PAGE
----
The golden rule still rules

It’s not about privacy, it’s about trust. This is what the social networks keep getting wrong. It’s about trust that works on a micro scale and balances on a macro scale. Sure, my privacy is important, but it’s the trust that is carelessly discarded that kills relationships.

Can I trust you with my information? The minute you automatically select a trust option that is not in my best interest, I begin to question your integrity. Now I append “and for how long?” Regardless of corporate rationalizations and machinations, the user/participant/player’s personal self-interest remains uppermost.

If you choose to default it to agree with your marketing plan, you’ve lost me. Because that turns our relationship into a prisoner’s dilemma protocol. I start our relationship attempting to be friends, but if you defect, it becomes tit for tat. And it seems invariably, that one defection eventually leads to another. Each seemingly inconsequential default selection you make in your best interest finds my micro level of trust further eroded, until there’s no macro level left to balance anything out. And then I no longer have a reason to integrate you into my life. Somewhat unsurprisingly, it’s seeming more and more like online social networks are a commodity. And that means it’s a buyer’s market.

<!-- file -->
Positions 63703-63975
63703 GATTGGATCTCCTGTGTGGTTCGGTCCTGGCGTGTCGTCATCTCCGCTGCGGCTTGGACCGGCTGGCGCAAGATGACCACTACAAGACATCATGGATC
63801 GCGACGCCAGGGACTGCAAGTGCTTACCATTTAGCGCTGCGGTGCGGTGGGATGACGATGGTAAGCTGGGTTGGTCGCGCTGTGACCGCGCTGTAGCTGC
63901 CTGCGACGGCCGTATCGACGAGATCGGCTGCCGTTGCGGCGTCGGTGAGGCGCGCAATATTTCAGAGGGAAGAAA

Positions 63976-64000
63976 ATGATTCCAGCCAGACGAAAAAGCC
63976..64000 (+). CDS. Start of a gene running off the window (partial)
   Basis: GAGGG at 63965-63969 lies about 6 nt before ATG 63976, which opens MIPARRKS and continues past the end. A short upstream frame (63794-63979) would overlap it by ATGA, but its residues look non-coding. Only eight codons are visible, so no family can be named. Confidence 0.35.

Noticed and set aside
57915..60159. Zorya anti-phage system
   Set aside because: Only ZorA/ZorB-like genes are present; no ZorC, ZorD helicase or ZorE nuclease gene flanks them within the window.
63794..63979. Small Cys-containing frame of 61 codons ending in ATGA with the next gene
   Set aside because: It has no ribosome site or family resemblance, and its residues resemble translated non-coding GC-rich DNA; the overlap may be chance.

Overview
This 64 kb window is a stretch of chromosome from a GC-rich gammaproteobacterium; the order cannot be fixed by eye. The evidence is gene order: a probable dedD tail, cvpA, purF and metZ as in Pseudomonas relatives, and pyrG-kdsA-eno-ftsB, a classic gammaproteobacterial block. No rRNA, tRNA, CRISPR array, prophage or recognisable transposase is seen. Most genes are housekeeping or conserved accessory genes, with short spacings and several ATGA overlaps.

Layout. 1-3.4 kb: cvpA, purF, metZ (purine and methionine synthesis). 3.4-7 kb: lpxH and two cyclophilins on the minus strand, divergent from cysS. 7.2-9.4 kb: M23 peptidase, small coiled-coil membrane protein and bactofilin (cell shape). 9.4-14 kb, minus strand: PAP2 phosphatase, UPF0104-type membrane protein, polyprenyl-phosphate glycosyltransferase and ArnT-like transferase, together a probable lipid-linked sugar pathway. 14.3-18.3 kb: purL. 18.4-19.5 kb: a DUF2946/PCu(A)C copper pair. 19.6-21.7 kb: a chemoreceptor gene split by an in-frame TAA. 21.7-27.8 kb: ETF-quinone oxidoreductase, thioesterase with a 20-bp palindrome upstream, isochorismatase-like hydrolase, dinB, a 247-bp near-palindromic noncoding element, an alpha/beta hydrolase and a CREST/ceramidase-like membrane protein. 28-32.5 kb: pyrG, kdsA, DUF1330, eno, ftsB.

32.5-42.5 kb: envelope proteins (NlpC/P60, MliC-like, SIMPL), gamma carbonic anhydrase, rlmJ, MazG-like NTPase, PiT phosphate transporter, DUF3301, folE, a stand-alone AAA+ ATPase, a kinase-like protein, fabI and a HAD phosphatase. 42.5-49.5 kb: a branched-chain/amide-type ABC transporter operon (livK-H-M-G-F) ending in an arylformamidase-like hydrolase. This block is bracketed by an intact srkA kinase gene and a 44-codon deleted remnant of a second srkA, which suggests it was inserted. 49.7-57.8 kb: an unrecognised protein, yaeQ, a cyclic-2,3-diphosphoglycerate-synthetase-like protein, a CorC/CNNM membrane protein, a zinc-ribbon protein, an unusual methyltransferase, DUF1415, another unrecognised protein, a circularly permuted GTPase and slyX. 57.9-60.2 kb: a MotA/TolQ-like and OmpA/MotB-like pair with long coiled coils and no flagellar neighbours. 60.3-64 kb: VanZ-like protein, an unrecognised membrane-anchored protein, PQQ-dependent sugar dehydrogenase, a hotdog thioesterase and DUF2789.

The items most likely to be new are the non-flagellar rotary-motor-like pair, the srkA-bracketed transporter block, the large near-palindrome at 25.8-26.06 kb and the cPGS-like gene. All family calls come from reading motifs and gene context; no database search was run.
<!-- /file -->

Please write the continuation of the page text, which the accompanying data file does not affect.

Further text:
Like a precog, I can hear the new communication paradigms being formed in the heads of intrepid early/mid/late stage funding founding partners and established C-level executives right now, “We’re establishing a new and vital communication system. And we’ll be worth billions, maybe even trillions. Everyone will have to use this social network or risk being left behind. We call the shots. We invent the reality.”

This thinking assumes that my ability to connect with my friends—my friends whom I trust—is entirely impeded. Au contraire. So-called old technology still manages that just fine. Phones still make and receive calls. Text messages still arrive promptly. Email still gets delivered. Even mail still arrives at my doorstep 6 days out of the week.

Yes, eventually all data will be lost. It has a lifecycle akin to my own. The need for permanence arises from fear—fear of irrelevance, of inconsequence. But the reality insurgents are already at the door. They want to talk about the new growth opportunities opening up at MySpace.


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